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FRIPRO-Fri prosjektstøtte

LysoDARE - Mechanisms and therapeutic application of lysosome repair

Alternative title: LysoDARE - Mekanismer og terapeutisk rolle for lysosomreparasjon

Awarded: NOK 8.0 mill.

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Project Period:

2024 - 2027

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In the intricate world of cells, tiny membrane-enclosed spherical organelles termed lysosomes stand as guardians of waste recycling. Lysosomes house a cocktail of enzymes, which break down worn-out cellular organelles, other debris and eliminate toxic components. In this way, lysosomes maintain cellular fitness. But compromised lysosomes can also pose a threat to cell’s health. When lysosome membrane integrity is disrupted, their content leaks out, and this can have harmful effects on cellular function, or lead to diseases such as neurodegenerative diseases and cancer. Therefore, it is vital that pathogens and other insults that seek to damage lysosomes are met with a rapid response to ensure lysosome integrity and overall cell survival. We recently discovered a safeguard mechanism that cells use to monitor and repair the leaky lysosomes. However, we still lack a complete understanding of how exactly lysosome surveillance happens in cells, and several important questions remain. In this proposal, I am aiming to thoroughly investigate which molecular machineries are activated immediately after lysosome membrane damage, and how their function is coordinated to repair damaged lysosomes. Results achieved may allow us to develop ways to keep these microscopic recycling centers of the cell in a proper state to ensure cellular and overall organismal health.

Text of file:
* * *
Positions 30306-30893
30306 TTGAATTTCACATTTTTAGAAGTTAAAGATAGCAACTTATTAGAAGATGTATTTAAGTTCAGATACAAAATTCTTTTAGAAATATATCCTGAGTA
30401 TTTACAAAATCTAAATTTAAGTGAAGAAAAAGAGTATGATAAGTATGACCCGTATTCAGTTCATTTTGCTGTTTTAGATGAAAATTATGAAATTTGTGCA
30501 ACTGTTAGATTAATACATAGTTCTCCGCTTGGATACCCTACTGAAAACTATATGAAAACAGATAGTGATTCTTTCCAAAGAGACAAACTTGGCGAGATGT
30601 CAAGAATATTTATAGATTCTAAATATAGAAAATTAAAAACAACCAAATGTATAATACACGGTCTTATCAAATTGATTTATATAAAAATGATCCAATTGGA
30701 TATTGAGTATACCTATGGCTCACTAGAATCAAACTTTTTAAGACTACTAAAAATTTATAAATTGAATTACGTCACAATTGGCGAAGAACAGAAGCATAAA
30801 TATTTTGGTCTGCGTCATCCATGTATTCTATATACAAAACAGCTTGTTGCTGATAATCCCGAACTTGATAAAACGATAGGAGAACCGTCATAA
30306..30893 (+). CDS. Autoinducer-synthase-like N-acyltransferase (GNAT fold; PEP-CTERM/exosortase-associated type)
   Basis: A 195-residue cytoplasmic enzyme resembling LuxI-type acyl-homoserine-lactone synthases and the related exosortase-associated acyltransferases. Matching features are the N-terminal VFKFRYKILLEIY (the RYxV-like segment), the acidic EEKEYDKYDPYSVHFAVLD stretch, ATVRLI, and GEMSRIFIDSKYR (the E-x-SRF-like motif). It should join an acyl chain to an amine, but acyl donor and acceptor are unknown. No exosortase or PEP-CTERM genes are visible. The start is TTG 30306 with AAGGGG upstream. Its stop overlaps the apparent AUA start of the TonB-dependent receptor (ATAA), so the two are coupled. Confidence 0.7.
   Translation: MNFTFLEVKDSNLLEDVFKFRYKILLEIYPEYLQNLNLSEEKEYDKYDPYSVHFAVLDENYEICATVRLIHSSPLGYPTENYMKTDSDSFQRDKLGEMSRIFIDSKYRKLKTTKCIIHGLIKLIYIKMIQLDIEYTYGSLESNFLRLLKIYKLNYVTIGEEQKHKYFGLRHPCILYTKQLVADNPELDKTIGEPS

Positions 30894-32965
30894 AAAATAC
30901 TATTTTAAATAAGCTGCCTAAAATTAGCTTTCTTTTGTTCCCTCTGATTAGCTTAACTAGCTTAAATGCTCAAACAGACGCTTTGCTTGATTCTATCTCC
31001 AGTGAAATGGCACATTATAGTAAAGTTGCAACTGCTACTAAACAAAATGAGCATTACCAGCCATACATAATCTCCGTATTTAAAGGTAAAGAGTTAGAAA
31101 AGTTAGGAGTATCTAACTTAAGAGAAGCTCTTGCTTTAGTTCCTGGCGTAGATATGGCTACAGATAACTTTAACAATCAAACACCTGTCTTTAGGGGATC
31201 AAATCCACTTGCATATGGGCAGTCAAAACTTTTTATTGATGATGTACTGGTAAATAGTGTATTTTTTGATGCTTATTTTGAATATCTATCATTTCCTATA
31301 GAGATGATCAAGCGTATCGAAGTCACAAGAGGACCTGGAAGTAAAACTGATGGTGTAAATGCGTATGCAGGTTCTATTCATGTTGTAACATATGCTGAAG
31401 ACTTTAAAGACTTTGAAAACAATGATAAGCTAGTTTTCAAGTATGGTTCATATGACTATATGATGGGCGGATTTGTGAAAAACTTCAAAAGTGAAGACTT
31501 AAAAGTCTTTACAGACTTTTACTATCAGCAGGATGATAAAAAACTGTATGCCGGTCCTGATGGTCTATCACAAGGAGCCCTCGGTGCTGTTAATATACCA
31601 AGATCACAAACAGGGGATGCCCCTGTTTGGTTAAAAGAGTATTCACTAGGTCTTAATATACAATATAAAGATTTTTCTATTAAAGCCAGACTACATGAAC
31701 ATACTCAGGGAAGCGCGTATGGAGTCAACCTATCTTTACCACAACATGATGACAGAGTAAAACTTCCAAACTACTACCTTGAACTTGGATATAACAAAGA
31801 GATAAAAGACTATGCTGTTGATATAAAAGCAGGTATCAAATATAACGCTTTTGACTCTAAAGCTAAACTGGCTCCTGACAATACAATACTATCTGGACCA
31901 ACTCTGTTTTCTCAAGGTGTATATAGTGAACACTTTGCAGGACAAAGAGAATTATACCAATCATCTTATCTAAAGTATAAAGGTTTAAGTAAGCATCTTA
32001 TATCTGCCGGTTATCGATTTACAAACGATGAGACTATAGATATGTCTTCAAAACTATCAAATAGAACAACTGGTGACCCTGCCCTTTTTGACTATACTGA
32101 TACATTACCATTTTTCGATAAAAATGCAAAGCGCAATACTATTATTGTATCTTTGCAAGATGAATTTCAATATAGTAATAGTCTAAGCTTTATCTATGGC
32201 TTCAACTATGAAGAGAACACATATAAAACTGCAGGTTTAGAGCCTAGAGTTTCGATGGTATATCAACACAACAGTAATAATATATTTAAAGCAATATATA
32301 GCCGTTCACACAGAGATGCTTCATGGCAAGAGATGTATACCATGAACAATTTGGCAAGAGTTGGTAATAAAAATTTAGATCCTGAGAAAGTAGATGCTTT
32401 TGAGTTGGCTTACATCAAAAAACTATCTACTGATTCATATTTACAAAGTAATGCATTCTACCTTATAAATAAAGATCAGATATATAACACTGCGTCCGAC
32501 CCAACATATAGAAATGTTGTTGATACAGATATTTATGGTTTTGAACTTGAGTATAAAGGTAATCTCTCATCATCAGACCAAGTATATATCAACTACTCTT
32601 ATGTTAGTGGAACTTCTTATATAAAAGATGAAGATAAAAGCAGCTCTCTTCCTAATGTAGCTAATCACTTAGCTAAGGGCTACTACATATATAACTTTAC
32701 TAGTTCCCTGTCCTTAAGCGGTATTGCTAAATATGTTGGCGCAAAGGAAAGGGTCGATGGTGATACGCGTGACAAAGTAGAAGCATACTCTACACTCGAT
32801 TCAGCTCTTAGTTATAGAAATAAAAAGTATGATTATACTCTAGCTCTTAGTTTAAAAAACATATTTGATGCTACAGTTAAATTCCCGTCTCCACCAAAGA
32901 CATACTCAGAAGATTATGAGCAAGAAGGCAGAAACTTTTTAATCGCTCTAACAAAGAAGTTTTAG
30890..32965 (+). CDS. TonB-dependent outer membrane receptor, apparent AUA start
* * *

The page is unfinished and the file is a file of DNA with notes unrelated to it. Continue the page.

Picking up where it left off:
Lysosomal degradative activity is vital for cellular and organismal health and its dysfunction is linked to metabolic, inflammatory and autoimmune disorders, neurodegenerative diseases, and cancer. Lysosomal membrane permeabilization, a hallmark of lysosome-related diseases, can be triggered by diverse cellular stressors. Therefore, it is vital that lysosome damaging agents such as pathogens and other insults are met with a rapid response to ensure lysosome integrity and overall cell survival. Given the high frequency of lysosomal membrane permeabilization in diseases and physiological aging, lysosomal membrane damage and repair (LysoDARE) is a closely guarded process. In two recent publications, I have unveiled that the endosomal sorting complex required for transport (ESCRT)- machinery and endoplasmic reticulum (ER)-to-lysosome contact sites mediate rapid repair of damaged lysosomes. Activated within minutes after injury, the ESCRT complex seals small lesions in lysosomal membranes and ensures cell survival. Following membrane damage, the resident lipids lost at the site of injury are replaced through ER-to-lysosome mediated lipid supply enabling completion of the restoration process and sustaining cellular integrity. However, the signals that activate these processes and mechanism(s) of membrane repair remain unknown and are therefore the focus of this proposal. Importantly, pharmacological or photochemical destabilization of cancer cell lysosomes is being tested for cancer therapies since rupture of lysosomes causes cell death. We also propose to investigate whether inhibition of the LysoDARE pathways can be used to potentiate lysosome-directed cancer therapy.

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FRIPRO-Fri prosjektstøtte

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